In a recent blog on the UK's Information Commissioner's Office web site, the government body explains why data encryption is an important aspect of IT security. Commenting on this analysis, Dave Anderson of Voltage Security explains why this paints an incomplete picture.
“Our observations are that an over-arching data protection framework is the only viable solution if businesses want to ensure that all of their data remains protected and private anywhere it moves, anywhere it resides, and however it is used” – Dave Anderson, Voltage Security
Commenting on an analysis from Simon Rice – the ICO’s group technology manager – Voltage Security welcomes his conclusion, that encryption is key to data security, but cautions that the encryption used by an organisation is only as secure as its key methodology.
Dave Anderson, a senior director with the data security company, says that Rice’s analysis is useful guidance for any company wanting to raise the bar on its data security, but discussing technologies such as Secure Sockets Layer (SSL) or Transfer Layer Security (TLS) as distinct from full disk encryption and file/folder/container encryption may serve to confuse non-technical readers.
“It is always difficult to write an analysis about a complex subject such as data encryption, but I think the Information Commission’s approach in this instance may be too simplistic in attempting to explain all the various options in a single piece. Our approach is similar to that of security risk analysis in that we first analyse the client’s security requirements and only then start discussing the technologies that are best suited to their situation,” Anderson said.
“Taking a modular approach to data security – as Rice implies in his piece – runs the risk that certain elements of the client’s data security may end up with weaker levels of security, and therefore greater risk exposure to compromise than if a holistic approach is taken. Cybercriminals, we have observed, will invariably go for the weakest link in the security chain, which is why a shrink-wrapped, modular or container approach are no longer the most appropriate options,” he added.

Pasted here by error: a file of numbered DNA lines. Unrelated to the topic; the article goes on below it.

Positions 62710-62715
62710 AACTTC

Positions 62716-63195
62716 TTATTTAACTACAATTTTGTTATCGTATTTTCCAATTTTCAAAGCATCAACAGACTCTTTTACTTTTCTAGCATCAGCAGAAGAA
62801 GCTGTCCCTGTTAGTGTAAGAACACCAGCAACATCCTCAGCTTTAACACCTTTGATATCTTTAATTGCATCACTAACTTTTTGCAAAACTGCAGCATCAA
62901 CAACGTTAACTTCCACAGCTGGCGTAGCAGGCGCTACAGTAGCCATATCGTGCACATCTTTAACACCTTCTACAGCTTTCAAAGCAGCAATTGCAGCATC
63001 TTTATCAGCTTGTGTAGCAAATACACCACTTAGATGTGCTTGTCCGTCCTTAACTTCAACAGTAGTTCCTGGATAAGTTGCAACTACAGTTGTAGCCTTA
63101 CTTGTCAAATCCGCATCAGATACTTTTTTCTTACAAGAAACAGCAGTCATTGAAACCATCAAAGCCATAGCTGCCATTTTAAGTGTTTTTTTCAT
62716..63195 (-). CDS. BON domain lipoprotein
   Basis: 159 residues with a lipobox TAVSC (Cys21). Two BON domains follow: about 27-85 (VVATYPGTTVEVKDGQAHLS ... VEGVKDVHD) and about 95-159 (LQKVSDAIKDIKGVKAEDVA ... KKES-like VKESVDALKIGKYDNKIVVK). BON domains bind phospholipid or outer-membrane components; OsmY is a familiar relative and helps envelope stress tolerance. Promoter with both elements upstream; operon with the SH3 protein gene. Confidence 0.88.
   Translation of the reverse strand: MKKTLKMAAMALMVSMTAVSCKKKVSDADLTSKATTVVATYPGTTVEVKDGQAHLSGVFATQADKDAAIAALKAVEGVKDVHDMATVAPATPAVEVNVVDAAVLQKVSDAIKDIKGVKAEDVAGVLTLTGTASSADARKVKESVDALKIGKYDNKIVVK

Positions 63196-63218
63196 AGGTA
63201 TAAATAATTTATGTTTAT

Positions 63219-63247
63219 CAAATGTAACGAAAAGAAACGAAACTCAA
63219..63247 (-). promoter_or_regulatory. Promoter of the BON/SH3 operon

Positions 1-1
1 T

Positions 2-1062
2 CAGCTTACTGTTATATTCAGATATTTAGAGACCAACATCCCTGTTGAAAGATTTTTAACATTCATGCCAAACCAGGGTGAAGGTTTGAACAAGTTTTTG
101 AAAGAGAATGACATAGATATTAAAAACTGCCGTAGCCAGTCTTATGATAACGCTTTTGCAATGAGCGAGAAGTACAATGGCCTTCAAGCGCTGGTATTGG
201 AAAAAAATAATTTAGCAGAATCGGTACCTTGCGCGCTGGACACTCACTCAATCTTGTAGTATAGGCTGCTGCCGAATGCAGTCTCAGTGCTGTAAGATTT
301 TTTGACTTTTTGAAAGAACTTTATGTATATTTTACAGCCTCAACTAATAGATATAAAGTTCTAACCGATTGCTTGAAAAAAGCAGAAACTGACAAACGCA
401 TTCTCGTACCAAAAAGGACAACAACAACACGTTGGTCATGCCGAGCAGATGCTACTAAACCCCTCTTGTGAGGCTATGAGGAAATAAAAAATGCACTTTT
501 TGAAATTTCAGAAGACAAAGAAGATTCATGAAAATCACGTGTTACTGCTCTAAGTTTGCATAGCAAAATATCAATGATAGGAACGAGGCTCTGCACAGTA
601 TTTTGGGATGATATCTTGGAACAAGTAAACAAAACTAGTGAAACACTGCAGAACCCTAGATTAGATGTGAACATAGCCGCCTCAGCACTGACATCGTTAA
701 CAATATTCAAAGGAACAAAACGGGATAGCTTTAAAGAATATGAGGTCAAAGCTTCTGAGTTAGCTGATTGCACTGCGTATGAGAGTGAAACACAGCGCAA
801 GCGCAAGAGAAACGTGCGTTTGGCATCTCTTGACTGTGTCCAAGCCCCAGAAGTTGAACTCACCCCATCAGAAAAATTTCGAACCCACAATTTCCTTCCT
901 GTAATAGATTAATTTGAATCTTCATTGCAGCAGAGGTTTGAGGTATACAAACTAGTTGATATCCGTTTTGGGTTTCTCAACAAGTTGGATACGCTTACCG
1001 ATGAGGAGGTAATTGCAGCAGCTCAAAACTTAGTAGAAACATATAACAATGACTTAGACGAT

The Voltage director went on to say that Rice’s observation that smartphones and tablets can store a large volume of data is spot on, but he then ignores how data can be protected on those devices – as well as moved securely on to and off the smartphones plus tablets, especially against a backdrop of a bring-you-own-device workplace.
And this, Anderson says, is before we introduce cloud computing to the mix, as cloud security requires that data be protected upon its creation, before it moves into and then across the cloud.
Coupled with the increased use of mobile devices for transactions and communications, he adds, this creates a new set of challenges for organisations to protect their data as it moves over mobile devices.
“Against this backdrop, our observations are that an over-arching data protection framework is the only viable solution if businesses want to ensure that all of their data remains protected and private anywhere it moves, anywhere it resides, and however it is used,” he said.
“I also think that talking about the technology in too much depth – as Rice has done – may only serve to confuse some readers. And then to talk about fines of £700,000 in three recent ICO investigations – without detailing the cases, even in a summary format, will add frustration to the confusion. Is this the way to inform and educate business professionals? I think not,” he added.